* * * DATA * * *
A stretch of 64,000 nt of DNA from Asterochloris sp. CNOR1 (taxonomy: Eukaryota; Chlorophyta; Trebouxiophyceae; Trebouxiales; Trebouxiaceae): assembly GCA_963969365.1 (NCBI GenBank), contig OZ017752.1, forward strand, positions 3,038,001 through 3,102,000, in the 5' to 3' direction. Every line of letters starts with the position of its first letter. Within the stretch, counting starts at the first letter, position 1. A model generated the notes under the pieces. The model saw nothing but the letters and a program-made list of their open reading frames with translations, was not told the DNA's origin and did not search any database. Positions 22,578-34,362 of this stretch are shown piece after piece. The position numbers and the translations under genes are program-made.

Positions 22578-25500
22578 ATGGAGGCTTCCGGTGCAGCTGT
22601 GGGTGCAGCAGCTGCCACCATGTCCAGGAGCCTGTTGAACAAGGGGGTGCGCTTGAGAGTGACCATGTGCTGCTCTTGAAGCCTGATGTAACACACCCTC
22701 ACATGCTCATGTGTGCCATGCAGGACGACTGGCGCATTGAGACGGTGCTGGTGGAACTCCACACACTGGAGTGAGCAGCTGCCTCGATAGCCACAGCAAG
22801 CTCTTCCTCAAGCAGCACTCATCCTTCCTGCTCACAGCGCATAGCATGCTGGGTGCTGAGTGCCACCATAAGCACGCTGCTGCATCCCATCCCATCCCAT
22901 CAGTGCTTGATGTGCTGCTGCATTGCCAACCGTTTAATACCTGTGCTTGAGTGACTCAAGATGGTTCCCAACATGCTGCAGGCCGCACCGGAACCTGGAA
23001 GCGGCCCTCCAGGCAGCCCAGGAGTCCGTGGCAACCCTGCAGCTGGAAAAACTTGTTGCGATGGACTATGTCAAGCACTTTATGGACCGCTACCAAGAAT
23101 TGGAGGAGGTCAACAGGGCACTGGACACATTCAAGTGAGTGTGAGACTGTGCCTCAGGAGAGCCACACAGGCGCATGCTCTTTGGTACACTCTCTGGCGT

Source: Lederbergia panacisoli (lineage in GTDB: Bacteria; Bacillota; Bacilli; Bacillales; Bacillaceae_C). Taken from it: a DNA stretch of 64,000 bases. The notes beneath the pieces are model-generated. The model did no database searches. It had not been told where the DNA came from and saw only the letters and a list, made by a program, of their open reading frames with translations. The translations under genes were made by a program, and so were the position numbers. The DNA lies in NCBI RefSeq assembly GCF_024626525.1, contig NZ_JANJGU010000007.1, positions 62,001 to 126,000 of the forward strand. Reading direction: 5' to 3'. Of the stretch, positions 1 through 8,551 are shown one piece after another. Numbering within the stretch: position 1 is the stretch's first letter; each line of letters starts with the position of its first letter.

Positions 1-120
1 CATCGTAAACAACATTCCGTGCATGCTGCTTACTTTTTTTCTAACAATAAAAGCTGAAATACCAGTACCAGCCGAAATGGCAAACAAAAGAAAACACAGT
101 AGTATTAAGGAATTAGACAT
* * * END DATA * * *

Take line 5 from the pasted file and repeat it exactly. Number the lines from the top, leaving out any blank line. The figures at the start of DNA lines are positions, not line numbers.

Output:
22701 ACATGCTCATGTGTGCCATGCAGGACGACTGGCGCATTGAGACGGTGCTGGTGGAACTCCACACACTGGAGTGAGCAGCTGCCTCGATAGCCACAGCAAG